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March 2nd 2014 Vegetable IPM Updates
 
 
 
Insect Management
Diseases
Weed Science
 
Insect Management:


Management Guidelines for CYSDV on Fall Melons

Planting of fall melons is rapidly approaching and as growers begin to prepare local fields for fall planting they should be considering the threat of cucurbit yellow stunting disorder virus (CYSDV). This whitefly transmitted crinivirus was first identified in desert melons in the fall of 2006 where widespread infection on cantaloupes, honeydews and other melons occurred. CYSDV can cause significant losses in melon fruit yield and quality, and without question, desert melon crops have been seriously affected by this virus. Melon IPM has also been impacted by CYSDV where insecticide usage on fall melons has increased significantly. Over the past ten years we have been studying the epidemiology of CYSDV and trying to understand the complex relationships between the virus, vector and our local cropping system. Our ultimate goal is to develop practical approaches for reducing CYSDV impact on fall melon production. In addition, we continue to develop new information on chemical control of the whitefly vector (Bemisia whitefly adults). Last fall, whitefly populations were light and CYSDV incidence on fall melons was at an all-time low. Thus far, whitefly numbers this spring and summer have been relatively light compared to previous years and the incidence of CYSDV was low on spring melons. How the low numbers translate into virus incidence on the fall melon crop is unknown. However, our experience suggests that growers should anticipate CYSDV to be present. Further, given the aggressive management programs that PCAs and growers are now using, it will be interesting to see how CYSDV impacts melon production this fall. Our research to date suggests that fall melons produced near cotton or near areas where spring melons were recently produced are at the highest risk of infection. When possible, growers should attempt to isolate fall plantings as far away as possible from these sources of whiteflies and CYSDV. Growers forced to plant fall melons near these crops should be vigilant in minimizing adult whitefly infestation levels with insecticides during pre-bloom growth stages. To view a summary of the status of CYSDV in Yuma County and guidelines for management visit 2016 Guidelines for Whitefly and CYSDV Management on Melons.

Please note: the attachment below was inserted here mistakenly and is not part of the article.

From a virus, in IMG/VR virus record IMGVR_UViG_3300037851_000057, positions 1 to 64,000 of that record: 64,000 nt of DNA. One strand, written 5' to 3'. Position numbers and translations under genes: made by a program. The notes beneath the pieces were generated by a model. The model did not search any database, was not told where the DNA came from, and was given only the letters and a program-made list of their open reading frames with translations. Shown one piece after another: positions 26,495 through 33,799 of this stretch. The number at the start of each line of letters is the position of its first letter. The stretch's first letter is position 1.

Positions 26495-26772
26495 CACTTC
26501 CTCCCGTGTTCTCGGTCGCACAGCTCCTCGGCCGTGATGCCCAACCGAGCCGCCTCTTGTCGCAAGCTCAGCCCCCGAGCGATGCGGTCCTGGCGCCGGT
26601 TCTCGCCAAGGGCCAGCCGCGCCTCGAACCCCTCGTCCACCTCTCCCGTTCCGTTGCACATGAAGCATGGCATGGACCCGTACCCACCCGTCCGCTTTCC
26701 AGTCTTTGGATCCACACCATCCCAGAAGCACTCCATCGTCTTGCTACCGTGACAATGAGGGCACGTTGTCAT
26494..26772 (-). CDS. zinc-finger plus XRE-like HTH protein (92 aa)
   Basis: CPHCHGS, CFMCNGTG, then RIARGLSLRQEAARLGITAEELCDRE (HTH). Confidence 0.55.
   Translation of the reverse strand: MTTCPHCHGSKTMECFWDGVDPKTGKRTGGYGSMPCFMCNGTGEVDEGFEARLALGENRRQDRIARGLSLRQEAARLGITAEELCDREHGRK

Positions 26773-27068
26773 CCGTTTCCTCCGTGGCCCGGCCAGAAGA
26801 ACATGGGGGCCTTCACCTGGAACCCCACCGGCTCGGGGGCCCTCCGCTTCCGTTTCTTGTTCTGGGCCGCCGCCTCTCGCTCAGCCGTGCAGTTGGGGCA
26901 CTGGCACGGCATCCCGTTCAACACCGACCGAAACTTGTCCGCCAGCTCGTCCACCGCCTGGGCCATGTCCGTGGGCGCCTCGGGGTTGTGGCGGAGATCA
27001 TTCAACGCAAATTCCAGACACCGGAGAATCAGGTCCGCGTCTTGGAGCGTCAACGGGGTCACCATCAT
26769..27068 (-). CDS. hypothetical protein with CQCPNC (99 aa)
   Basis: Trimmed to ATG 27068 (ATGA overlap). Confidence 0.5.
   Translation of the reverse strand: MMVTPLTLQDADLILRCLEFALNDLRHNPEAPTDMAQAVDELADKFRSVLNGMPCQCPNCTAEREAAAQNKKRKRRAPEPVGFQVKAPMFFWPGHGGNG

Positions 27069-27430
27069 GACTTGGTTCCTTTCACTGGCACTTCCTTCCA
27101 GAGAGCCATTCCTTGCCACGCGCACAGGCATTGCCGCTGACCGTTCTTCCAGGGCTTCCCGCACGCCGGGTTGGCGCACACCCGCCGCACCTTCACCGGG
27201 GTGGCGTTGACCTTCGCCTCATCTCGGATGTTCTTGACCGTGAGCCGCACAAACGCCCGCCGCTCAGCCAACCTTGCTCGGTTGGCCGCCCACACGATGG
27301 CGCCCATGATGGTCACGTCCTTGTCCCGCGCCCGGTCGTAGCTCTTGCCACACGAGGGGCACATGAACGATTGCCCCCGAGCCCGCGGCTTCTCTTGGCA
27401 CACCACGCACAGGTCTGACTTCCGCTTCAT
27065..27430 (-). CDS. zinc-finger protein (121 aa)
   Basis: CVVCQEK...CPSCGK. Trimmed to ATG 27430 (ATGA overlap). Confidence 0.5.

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Name this Insect Pest. - Swede Midge
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Cartoonist: Juan Pena
Hey John, did you paint your truck? No Bill . . . it’s the whitefly!

Remember, When in Doubt . . . . . “SCOUT”

Click picture to listen to John’s update video link

To contact John Palumbo go to:jpalumbo@ag.arizona.edu
Diseases:


Summer Soil Flooding as a Management Tool for Sclerotinia Lettuce Drop